Pope Pius XI

Pope XI

Ambrogio Damiano Achille Ratti was born in Desio on 31st May, 1857. He went to the seminary at Milan and later obtained a doctorate in theology at the Gregorian University.

Ratto worked as a parish priest until moving to the Ambrosian Library in Milan. In 1912 Pope Pius X appointed him assistant librarian at the Vatican. Later he became head of the Vatican Library.

In 1918 Pope Benedict XV sent Ratti to Poland and after the First World War witnessed the invasion by the Red Army. In 1921 he was appointed as Cardinal Archbishop of Milan. The following year he became Pope Pius XI.

Pius XI published thirty encyclicals covering subjects such as education, marriage and social problems. In 1929 he signed the Lateran Treaty with Benito Mussolini which brought into existence the Vatican state.

Pius XI condemned the Nuremberg Laws in July, 1938, and was preparing an encyclical against anti-Semitism, when he died on 10th February, 1939. His successor, Pius XII, decided not to speak out against the atrocities being carried out in Nazi Germany.

Primary Sources

(1) Hiliare Belloc, letter to Wilfred Blunt (20th March, 1922)

I had a long conversation with him. He is a remarkable man - far superior to his predecessor. He is full of experience of Europe & knows England well - which is rather a rare advantage at the Vatican & should prove very useful in the near future. He reads English continually & familiarly and French & German as a matter of course. His questions to me were very central & to the point & he took a lively interest in the effects of the war on our society and government. I could only give him very gloomy replies, for indeed I see no hope of recovery.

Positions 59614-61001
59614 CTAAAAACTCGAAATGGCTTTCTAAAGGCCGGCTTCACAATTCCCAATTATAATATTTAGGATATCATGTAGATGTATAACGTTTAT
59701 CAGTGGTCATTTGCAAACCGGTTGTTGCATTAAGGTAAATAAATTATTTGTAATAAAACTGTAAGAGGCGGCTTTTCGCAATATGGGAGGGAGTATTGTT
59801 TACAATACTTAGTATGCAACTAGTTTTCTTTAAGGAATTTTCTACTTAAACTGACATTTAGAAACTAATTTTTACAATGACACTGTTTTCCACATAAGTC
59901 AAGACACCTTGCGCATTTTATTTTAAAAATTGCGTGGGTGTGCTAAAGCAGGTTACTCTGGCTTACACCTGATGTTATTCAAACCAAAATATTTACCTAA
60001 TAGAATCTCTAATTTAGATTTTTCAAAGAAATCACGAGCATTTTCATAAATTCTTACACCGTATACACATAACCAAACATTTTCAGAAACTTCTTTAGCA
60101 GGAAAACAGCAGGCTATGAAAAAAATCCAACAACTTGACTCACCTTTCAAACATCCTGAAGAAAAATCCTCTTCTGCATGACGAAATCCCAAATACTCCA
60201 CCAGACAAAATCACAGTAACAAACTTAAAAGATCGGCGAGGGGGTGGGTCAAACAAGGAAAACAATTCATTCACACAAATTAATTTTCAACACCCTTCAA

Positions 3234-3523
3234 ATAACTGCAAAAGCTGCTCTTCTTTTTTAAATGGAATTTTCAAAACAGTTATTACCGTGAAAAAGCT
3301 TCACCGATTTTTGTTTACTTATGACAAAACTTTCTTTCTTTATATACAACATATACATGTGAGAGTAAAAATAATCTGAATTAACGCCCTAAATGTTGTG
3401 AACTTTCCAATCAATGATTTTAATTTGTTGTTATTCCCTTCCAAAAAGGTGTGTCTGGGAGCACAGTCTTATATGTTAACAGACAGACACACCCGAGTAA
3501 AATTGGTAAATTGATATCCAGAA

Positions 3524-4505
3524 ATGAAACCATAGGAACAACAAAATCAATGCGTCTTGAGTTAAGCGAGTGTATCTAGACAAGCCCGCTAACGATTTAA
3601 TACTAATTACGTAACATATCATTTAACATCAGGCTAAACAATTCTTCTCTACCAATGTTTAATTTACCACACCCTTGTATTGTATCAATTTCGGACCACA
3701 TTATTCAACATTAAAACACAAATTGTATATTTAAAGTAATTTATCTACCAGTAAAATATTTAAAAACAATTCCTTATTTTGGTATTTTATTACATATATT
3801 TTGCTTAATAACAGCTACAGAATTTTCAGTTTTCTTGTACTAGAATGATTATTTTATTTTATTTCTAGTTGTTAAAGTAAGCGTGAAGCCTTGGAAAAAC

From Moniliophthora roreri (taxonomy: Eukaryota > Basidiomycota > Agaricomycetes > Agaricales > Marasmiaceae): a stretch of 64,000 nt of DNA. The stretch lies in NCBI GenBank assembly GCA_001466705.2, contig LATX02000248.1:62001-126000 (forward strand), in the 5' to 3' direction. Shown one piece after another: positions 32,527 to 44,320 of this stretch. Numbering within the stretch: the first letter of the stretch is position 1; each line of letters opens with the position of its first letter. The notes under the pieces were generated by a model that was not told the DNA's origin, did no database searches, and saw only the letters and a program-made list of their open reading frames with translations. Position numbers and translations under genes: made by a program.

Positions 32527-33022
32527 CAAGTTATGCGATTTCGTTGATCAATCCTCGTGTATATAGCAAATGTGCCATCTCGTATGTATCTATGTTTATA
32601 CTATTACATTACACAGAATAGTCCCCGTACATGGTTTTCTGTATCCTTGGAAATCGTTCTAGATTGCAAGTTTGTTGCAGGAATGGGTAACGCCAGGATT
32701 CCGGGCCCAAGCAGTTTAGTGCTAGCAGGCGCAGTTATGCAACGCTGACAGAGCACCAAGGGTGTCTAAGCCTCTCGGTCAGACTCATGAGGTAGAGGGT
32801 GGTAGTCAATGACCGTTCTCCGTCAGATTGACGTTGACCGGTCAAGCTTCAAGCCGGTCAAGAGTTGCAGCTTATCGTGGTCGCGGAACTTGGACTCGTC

There is something like a very definite pact - understood rather than expressed - between the Vatican now & the Italian government. The first great religious procession since 1870, through the streets of Rome took place while I was there: it was the carrying of the body of St Philip Neri through the streets on the third centenary of his canonization and hundreds of thousands turned out in honour of it: a most extraordinary sight! The French Embassy had a specially decorated balcony on the Palazzo Farnese - which is typical of this moment of transition in which we live - as was also the fact that they were all present in a special Tribuna at the High Mass at St Peter's.